A reminder of the facts
Ten pearls created in Europe are found in Alaska. Problem: Their dating indicates that they would have arrived there before the discovery of America in 1492!
These small European-made jewelry, identified under the name “II a 40” or early blue pearls, have actually been found in the Caribbean, the east coast of Central and North America and in the eastern part of the large lakes. However, all the pearls discovered so far were made between 1550 and 1750, several decades after the arrival of the Genoese navigator. On the other hand, those from Alaska deviate from the norm: “They date back to the mid-15th century,” assures Mike Koons. A researcher got his hands on these mysterious pearls while excavating three Alaskan archaeological sites, including Panick Point, a former seasonal camp formerly occupied by the Inuit people. It’s a botanical thread, discovered on a bracelet buried a few centimeters away from early blue pearls at Panic Point, that enabled the archaeologist to make the first carbon-14 dating at the camp. Then several analyzes were performed on the coal. Wood and caribou Bones were found from the other two archaeological sites and near the pearls that were found, and the results of the first dating confirmed: the pearls were found in Alaska between 1443 and 1488!
Were the Inuit peoples able to make such jewelry? For Mike Koons, the impossible: “These are necessarily pearls made in Venice, which was the only place capable of producing such pieces of glass in the fifteenth century.” How will they end up there then? Only one interpretation, according to the researcher: “Pearls are said to have crossed overland from the Italian peninsula to the Far East via the Silk Road.” This trip of more than 17,000 kilometers would have taken them to the Bering Strait, where a merchant was able to ride them in a kayak before crossing 85 kilometers to Alaska,” suggests the American archaeologist, who published the results of his discoveries in January in the journal American antiquity.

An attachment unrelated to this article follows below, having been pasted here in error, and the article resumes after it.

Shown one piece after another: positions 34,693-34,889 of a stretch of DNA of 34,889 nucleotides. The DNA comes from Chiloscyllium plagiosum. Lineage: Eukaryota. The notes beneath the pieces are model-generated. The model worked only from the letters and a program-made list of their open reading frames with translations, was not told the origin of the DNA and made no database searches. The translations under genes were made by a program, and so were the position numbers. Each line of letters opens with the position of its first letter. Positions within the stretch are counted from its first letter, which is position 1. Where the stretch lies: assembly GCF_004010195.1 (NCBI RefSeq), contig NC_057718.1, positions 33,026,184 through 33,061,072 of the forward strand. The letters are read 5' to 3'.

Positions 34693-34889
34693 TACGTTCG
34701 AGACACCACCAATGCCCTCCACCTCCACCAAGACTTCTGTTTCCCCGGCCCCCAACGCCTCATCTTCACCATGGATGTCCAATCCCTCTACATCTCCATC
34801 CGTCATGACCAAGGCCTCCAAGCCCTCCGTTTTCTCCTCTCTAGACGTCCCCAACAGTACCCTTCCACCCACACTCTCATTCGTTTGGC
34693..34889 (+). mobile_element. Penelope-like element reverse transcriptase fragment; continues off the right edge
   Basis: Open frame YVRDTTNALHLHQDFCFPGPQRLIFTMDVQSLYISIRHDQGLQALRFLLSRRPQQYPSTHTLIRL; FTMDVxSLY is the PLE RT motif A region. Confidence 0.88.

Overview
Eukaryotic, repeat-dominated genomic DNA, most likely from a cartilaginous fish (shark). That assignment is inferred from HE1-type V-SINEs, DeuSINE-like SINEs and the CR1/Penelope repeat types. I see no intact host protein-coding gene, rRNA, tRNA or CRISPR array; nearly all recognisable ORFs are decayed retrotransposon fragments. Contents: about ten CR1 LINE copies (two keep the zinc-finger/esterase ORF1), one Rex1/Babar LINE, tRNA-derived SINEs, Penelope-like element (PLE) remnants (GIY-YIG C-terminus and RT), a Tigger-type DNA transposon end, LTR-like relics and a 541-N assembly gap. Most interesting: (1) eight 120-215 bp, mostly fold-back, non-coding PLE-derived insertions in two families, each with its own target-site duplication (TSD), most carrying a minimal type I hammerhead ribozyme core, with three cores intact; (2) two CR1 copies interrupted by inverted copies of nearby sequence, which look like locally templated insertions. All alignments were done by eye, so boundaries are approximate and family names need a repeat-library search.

>> Read also: “Did Vikings Discover America?”
A new blow for Christopher Columbus, who has already culminated in the forefront by the exploration of the Vikings? I’m not sure: many of the items offered by Mike Koons are disputed by pearl specialists: “There is not enough evidence to say that these are really Venetian pearls. We can only say that they were made in Europe ”, Comments Adelphine Bono, a professor at the University of Sherbrooke in Canada who specializes in the study of glass beads. More than that, the technique named speu Allowing hot approximation of glass beads was invented and used in particular to make these blue vessels, according to some specialists, only from the middle of the 16th century!
a hundred years ago
How do we explain in this case the dating by Mike Koons? Carbon-14 dating can be influenced by many factors, including: Adelphine Bono confesses. The plant filament sample may have been covered for example with mineral gum or wax, which could falsify the result by introducing the oldest carbon into its analysis. “ So the history of pearls can be traced back to the end of the 16th century, or even the beginning of the 17th century.
But the discovery will still be amazing, Researcher enthusiasm. Because the first contacts between the Inuit peoples and Europeans were proven in the eighteenth century. These gems would have reached Alaska 100 years earlier than thought. “ And maybe not through the Bering Strait this time.